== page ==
Quality sleep is critical to a healthy lifestyle. Lowered activity within the Hypothalamus can impact your circadian rhythm and DPDR sufferers may experience greater difficulty sleeping. Due to the difficulty sleeping the disorder can bring on, it can worsen Dissociative Symptoms. Good, restful sleep is essential to preventing or alleviating more severe Dissociative Symptoms.

Symptoms Elicited After Sleep Deprivation
  • Mood Changes: (16 studies, 76%), which included aggression, anger, hostility, apathy, anxiety, and depression.
  • Disordered thoughts, confusion, and bizarre behavior: (14 studies, 66%) with studies commonly reporting confusion, difficulties with attention and concentration, fragmented thinking, and nonsensical speech. Participants described that their thoughts had become jumbled, and reported difficulties forming thoughts, finding words, and composing sentences. Memory loss was also a common feature, with participants forgetting names. Motor incoordination, unsteadiness, and ataxia, comparable to intoxication behavior, were also reported.
  • Dissociation and depersonalization: (11 studies, 52%), with participants experiencing a feeling of being separated from others, and estrangement. One participant reported, “I feel as if I’m not really all there. I am discontinuous. I feel discontinuous.” Another said, “I thought perhaps I might be somebody else, so I asked my buddies and they said I was just myself.” The sensations of splitting, being detached, and observing one’s own body from a distance were also reported by some. These feelings of distance persisted until the end of the experiment.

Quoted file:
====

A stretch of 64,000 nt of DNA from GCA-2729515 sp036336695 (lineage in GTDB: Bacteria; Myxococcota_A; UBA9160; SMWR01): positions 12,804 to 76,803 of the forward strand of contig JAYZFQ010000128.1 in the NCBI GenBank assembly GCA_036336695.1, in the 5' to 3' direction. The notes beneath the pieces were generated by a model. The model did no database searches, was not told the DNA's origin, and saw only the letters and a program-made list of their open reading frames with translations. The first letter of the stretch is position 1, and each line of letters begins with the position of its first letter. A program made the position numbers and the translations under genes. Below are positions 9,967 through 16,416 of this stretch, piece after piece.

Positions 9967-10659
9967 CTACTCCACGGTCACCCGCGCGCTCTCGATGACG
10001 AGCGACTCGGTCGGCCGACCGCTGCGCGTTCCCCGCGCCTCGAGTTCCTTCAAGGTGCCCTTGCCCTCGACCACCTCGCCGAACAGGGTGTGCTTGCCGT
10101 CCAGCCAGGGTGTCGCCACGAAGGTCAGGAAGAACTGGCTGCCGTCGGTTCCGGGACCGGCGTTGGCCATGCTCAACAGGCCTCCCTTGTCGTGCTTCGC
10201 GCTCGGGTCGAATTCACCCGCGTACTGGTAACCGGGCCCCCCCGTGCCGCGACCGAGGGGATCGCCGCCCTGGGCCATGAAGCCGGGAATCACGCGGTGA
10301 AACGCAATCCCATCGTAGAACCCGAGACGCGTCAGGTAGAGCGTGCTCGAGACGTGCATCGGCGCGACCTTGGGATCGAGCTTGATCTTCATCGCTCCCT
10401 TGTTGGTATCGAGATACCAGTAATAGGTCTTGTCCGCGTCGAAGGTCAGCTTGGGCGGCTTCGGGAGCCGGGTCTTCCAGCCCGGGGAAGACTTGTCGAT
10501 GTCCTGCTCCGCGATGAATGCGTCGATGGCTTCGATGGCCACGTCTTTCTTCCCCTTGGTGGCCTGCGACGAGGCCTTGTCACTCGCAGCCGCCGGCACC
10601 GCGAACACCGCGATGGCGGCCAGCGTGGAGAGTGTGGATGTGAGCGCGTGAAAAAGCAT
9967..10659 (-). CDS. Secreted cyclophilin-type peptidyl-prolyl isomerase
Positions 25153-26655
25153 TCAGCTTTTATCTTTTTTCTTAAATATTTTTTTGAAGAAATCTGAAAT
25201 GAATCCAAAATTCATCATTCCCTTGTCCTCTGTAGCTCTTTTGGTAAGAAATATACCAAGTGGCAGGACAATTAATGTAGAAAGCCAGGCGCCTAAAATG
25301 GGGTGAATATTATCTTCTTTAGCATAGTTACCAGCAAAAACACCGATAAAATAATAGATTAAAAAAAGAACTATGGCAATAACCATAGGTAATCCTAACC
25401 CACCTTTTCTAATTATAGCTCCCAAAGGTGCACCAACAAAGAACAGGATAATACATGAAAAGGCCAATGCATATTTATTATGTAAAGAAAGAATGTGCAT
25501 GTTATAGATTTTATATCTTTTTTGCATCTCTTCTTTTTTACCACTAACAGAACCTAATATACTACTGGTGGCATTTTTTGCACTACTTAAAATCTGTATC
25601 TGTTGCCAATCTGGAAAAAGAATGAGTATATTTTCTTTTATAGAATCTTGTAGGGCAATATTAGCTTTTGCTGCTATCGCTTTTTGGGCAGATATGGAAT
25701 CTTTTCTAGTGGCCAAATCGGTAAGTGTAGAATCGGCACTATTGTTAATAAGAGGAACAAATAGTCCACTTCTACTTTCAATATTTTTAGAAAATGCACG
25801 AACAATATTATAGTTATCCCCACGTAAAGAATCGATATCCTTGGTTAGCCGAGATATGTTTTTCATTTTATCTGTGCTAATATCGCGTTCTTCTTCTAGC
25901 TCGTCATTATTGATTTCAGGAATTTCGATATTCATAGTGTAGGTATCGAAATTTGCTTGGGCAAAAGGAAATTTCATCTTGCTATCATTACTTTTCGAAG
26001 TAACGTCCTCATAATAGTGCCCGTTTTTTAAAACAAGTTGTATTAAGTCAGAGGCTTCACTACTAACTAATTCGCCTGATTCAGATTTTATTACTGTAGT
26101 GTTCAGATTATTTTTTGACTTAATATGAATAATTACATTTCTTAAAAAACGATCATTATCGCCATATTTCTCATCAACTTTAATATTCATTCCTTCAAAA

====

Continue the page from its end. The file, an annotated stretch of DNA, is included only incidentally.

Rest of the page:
• Delusions (nine studies, 42%)
  • Distortions in the sense of time: (four studies, 20%): Participants reported that time was a “hodgepodge” and “seemed to pass slowly.” As time without sleep increased, errors in time judgement occurred more frequently, and gross temporal disorientation was reported.
Source: [5]
Studies On Impacts Of Sleep On Dissociative Symptoms
  • Lack of sleep is associated with higher dissociative symptoms. A significant increase has been determined in dissociation levels following sleep deprivation in our study. In our study, both the increase in dissociation symptoms following sleep deprivation and the decrease in the ability to consciously suppress thoughts indicate that cognitive function disorders caused by changes in sleep-wake cycle can be caused through dissociation or deteriorations in both areas. [1]
  • This is supported by the fact that individuals with high dissociation scores have higher memory neglect errors. High emotional reactivity, and neglect errors are typical in individuals with high dissociation scores. [1]
  • We found a link between sleep experiences and dissociative symptoms. Although sleep improvements were associated with a general reduction in psychopathology, this reduction could not fully account for the substantial and specific effect that we found for dissociation. Our findings are consistent with Watson’s (2001) hypothesis that disruptions in the sleep-wake cycle lead to intrusions of sleep phenomena into waking consciousness, resulting in dissociative experiences.
    Accordingly, sleep hygiene may contribute to the treatment or prevention of dissociative symptoms. [2]
  • This study examined in real time, the role of sleep and daydreaming as potentiating states for subsequent dissociation in depersonalization/derealization disorder (DDD). Research and theory
    suggests that dissociation may be exacerbated and maintained by a labile sleep-wake cycle. [3]
  • Patients with DID and PTSD seem to share these sleep-related problems and future studies focusing on the treatment implications are warranted, as the impact of sleep quality on cognitive functioning might be substantial in these patients. The idea that DID is strongly related to PTSD fits well with our findings. [4]
  • During sleep or anesthesia, the brain’s interstitial space volume expands (compared with wakefulness), resulting in faster waste removal. Humans, as well as animals, exhibit different body postures during sleep, which may also affect waste removal. We propose that the most popular sleep posture (lateral) has evolved to optimize waste removal during sleep. [2]